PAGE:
Design: From Cause to Effect

In the current economic environment, it should come as no shock that consumers demand brands they can trust. Consumers want to know that the products they buy are made responsibly, safely, and honestly—and they will happily pay for that trust.

Corporate reputations are under siege for many reasons, cause communications key among them, since by the time a company addresses “cause” it’s often too little, too late. Generally such efforts find themselves out of alignment with the brand’s core values because they are tacked onto marketing programs at the end of the cycle rather than designed into the brand essence from the outset.

This situation is no longer acceptable. Effective brand design can no longer be relegated to the end of the project cycle, glued onto some cause after a program has been vetted (at great expense) through an organization. What’s typically left over are barely-recognizable propositions that the creative-types are then asked, at the eleventh hour, to fix. Well, good luck to you.

Time to Flip “Cause” and “Effect”
What’s needed today is a different approach that we call Effect Design. It flips the “cause and effect” equation and pays forward creative thinking to the benefit of people, planet and profits. Effect Design marries brand purpose with creative thinking and business strategy from the start to deliver innovative processes, energized products, empowered consumers and enhanced financials.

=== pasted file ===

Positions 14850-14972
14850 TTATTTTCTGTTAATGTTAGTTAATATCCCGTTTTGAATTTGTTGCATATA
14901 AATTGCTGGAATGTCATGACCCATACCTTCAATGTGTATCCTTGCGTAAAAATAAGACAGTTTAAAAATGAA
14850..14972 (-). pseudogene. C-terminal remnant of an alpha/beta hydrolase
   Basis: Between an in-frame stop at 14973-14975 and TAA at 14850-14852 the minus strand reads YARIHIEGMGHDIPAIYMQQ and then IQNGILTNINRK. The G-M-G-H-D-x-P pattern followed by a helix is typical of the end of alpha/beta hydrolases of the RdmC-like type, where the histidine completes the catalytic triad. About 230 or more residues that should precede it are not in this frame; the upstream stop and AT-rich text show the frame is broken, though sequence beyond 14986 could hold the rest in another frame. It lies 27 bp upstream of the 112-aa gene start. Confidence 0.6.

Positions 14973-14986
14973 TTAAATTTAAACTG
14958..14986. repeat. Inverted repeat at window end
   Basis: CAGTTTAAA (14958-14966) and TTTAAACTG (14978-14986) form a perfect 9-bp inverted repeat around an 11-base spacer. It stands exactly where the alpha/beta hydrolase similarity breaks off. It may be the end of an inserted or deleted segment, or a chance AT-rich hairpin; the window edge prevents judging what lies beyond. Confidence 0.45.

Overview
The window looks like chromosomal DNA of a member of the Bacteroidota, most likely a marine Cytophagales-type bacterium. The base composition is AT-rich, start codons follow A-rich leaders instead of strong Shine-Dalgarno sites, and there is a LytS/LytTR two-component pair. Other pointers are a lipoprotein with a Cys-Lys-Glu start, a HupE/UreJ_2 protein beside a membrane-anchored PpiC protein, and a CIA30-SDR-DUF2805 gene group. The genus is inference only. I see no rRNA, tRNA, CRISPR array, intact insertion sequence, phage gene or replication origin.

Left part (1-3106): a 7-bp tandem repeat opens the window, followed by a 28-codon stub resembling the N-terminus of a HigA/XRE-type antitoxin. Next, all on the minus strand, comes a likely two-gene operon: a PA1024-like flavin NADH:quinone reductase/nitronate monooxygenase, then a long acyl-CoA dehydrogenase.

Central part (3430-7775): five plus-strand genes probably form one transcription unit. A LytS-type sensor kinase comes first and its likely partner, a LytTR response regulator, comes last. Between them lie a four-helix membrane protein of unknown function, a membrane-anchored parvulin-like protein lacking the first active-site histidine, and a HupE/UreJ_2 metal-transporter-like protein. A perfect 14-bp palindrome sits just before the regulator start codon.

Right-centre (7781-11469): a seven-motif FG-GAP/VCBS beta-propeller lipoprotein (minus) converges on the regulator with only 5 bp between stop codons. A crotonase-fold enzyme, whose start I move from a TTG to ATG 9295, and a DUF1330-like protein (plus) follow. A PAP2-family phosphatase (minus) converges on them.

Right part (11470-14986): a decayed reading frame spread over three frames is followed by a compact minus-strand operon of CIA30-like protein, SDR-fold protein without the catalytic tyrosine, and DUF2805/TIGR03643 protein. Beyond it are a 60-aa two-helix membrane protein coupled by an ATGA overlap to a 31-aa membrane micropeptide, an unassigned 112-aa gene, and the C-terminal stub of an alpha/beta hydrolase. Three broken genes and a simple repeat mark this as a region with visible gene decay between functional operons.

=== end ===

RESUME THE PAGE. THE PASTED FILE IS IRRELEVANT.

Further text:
Imagine if environmentally-minded, huge Starbucks could capture the energy from every one of its millions of daily customers to help power its espresso machines? It would save the company energy costs, generate public awareness, and increase profits from a product innovation that can be sold, licensed, or shared with commercial partners. Or if much-loved Clorox took its “cleaner homes” mission into new at-home categories? Seriously: who better to sponsor anti-microbial countertops, bathmats, or hand towels?

When identified early, the causes in either of these examples—energy conservation and cleaner homes— can provide new territories for brand growth that never lose sight of their core vision, what got them into business to begin with. And, it will deliver on what brands are in need of most—authenticity, legacy, and trust. So where on earth do you start?

Time for an “Effect Audit”
One can begin by initiating an “effect-audit.” Understand what’s at your core: the values that guide your corporate decisions—intentionally or not. Then identify where your values overlap commercial, environmental or cultural contexts to reveal the biggest opportunities.

Effect-Scaping
By effect-scaping, one can arrive at conceptual frameworks, or the spaces where the brand can play, where you can motivate consumers in new, interesting and authentic ways. Then address operational, production and/ or executional challenges in earnest.

Effect-Centering
By effect-centering one can find the inspiration, the narrative, and the basic tools to keep the brand strategically integrated throughout its lifecycle. It’s the visual complement to the verbal brief that travels from strategy and product development all the way through retail execution.

And in the end, effect design can create tremendous positive change. Today’s consumers are happy to pay for it. The effect design process is built on this basic understanding, and the principles and goodwill of companies. Commit to do right by your customers, do right by the world, and in turn it will provide a greater return for everyone.

Glenn Geisendorfer is an award-winning creative director formerly with Nike. Gabe Goldman, previously creative director of General Public, is an entrepreneurial design leader with 10+ years of experience. They are co-founders of Seattle-based strategic design firm Platform Inc.

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